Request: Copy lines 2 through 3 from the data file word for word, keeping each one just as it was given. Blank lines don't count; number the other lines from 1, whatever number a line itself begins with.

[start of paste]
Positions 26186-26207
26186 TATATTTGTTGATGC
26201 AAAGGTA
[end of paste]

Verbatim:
26186 TATATTTGTTGATGC
26201 AAAGGTA